“The last thing you want to happen with your gun is to fail when it is needed.”
People buy firearms for safety and more often than not, they are seldom used. Not using them for longer durations and not storing them well, could cause them to fail.
Ammunition is expensive; taking a few precautions can keep them good for longer period, whereas making compromise on its storage could lead to unnecessary early damage of ammunition.
Starting off with the basics, the primer is the most vulnerable part of any ammunition and if it absorbs moisture there is an extremely high chance that the ammunition might fail.
There have been instances where people have reported using almost thirty-year-old ammunition successfully because their ammunition was stored in optimal conditions and they were able to use it even after three decades There have also been reports that cartridges which were loaded during the second world war were used a few decades later and they still fired perfectly well without any real problems - that shows that if ammunition is stored well it can last for a long time.
People think that keeping the cartridges loaded might spoil the spring in the cartridge, whereas the fact is that high quality certified firearms come with high-quality material and the spring inside the cartridge doesn’t fail due to the elongated loading of the bullets. The real reason behind their failure is found to be the wear and tear caused by the regular usage.
Here are the 10 things you would want to keep in mind to avoid ammunition failures:
- Store them in a cool and dry place: Ammunition should always be stored in a cool and dry place at room temperature as their upper casing is made of metal, and metal has the tendency of accumulating rust which may lead to their failure. Never place them on the ground; look for a higher place and always avoid storing them in places like the garage, laundry room or kitchen where the probability of usage of water is high.
- Try to store them in an ammo box: The best way of storing the ammunition is in an airtight ammo box with rubber seal hovering. Try to choose a metal box as the flex resistance of a metal box is higher than a plastic one, a plastic box will do as well but they might break easily if they fall from a height.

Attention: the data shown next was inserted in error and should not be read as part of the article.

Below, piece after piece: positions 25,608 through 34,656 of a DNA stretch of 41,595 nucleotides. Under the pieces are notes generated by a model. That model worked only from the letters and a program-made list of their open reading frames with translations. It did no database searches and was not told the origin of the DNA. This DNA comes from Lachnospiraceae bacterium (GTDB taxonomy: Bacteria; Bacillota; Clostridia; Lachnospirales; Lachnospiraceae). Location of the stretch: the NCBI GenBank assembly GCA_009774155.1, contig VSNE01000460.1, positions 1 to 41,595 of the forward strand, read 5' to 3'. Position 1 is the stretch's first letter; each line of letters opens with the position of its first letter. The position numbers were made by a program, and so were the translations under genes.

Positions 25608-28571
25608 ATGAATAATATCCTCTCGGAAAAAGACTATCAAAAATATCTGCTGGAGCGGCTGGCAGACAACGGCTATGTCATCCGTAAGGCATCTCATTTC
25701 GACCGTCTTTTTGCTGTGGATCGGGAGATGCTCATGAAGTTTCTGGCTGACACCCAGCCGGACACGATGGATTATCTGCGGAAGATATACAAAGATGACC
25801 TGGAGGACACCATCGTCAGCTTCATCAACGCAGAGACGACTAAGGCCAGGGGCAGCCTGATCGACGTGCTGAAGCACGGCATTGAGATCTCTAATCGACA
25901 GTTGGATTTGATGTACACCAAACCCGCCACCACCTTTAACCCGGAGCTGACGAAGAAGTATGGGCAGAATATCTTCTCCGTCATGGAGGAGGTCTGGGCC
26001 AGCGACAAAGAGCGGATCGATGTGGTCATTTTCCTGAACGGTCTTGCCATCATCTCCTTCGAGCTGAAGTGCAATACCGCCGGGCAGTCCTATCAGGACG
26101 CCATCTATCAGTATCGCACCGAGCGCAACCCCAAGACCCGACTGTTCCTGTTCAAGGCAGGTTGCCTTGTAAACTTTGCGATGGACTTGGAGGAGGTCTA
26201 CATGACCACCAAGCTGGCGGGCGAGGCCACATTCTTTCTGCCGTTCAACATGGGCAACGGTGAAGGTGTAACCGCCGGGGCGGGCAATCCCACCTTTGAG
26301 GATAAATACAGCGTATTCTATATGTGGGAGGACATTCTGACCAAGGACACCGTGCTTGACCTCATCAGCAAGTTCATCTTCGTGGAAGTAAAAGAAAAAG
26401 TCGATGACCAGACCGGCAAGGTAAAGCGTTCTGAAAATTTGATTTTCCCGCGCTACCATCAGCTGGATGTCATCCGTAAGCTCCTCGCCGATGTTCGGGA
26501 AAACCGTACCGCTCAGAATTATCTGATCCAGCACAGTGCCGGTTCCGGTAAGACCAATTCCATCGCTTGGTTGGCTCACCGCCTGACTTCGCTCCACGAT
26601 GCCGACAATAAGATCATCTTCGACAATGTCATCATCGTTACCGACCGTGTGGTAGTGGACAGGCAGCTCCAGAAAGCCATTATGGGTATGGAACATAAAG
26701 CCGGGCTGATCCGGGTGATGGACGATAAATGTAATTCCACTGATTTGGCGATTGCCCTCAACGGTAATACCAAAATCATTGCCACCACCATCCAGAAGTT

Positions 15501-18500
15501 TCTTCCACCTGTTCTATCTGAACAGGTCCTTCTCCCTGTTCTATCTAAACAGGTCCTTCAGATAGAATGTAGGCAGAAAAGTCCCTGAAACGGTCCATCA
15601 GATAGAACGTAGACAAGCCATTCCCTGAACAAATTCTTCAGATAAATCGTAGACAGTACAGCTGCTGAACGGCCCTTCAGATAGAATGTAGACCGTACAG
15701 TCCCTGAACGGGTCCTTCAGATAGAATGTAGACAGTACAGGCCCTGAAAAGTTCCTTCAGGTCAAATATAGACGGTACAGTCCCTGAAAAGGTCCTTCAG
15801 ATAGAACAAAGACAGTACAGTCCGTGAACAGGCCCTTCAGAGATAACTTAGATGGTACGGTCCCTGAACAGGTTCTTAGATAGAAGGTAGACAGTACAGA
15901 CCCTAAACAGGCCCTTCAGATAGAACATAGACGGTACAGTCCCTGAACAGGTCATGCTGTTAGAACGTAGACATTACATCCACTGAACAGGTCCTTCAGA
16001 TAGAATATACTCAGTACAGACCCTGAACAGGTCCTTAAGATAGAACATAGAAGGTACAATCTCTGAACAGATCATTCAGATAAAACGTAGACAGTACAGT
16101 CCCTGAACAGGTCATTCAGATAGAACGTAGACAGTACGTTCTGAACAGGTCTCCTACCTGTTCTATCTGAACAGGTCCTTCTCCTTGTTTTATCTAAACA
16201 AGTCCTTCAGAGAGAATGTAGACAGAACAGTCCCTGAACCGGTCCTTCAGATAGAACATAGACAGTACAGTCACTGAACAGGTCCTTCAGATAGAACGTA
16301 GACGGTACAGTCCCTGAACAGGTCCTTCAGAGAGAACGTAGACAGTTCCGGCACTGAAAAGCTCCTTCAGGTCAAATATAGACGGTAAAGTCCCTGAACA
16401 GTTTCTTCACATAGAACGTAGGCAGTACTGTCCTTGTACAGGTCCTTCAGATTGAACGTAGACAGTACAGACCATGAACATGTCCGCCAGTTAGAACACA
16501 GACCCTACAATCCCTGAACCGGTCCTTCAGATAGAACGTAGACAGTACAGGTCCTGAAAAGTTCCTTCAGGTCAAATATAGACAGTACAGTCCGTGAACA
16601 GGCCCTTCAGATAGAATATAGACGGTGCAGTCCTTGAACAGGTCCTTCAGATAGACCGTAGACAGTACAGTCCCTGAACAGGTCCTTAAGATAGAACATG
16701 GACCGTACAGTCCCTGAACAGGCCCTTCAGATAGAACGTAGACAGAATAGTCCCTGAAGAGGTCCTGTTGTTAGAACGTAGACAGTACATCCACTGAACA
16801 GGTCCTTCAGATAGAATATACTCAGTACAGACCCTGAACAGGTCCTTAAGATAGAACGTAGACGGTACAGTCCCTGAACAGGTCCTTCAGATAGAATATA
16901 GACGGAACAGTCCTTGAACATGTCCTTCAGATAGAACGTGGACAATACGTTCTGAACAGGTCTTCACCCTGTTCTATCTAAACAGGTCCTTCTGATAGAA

- Use silicon moisture absorbing packets: Always keep a couple of dry moisture absorbing packets at the bottom and the top of the container, just to make sure that even if some moisture seeps through the box those packets will suck the moisture and avoid the rusting of ammunition. The best way would be to place a couple of packets in all the directions of the box to make sure that all the possible directions are covered.
- Use the old ones first: Keep the old ammunition first so that you can finish the old ones first as they are most prone to rust and degradation due to exposure to different weather conditions. It’s always better to write dates on the stocks as it will help you sort them as per the date of purchase and using them becomes easier.
- Check them once in a while: if you don’t use them regularly, keep checking the ammunition once in a while to make sure that they are in good condition and are ready to go as you never know when the emergency will arise.
- Frequent opening of the ammo box could lead to unnecessary damage: Checking occasionally does not mean one needs to open the box every couple of days. Doing it every couple of days will lead to regular oxygen and moisture flow in the box which will lead to rusting of the bullets. To avoid unnecessary moisture accumulation only cross-check the box every 5-6 months. Ammunition is expensive; few precautions can keep them good for longer, whereas making even slightest of mistakes while storage could lead to unnecessary early damage.
- Keep a few rounds ready in vacuum-sealed bags with silicon moisture absorbing packets while travelling: People who carry their guns during travel can use vacuum-tight plastic pouches with a silicon packet placed in them and keep them in a car or bag just for emergency use, having a pack of extra ammunition is always considered safe. Especially for the people who go on hunting trips in the jungle or any place for that matter, an extra pack could come handy in an emergency.
- Remove the rusty ammunition: It is particularly important to make sure you remove rusty bullets from the pack as soon as you find any in the box, because rust tends to contaminate quickly. If you keep the rusty bullet in the pack with the other bullets, it will slowly and slowly contract others.
Final words: It’s better to have ammunition and not to use it than not having when needed, so keep them action ready as you never know when you might need them.
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Feel free to visit sibtac.com for any queries about ammunition, remember “safety comes first.”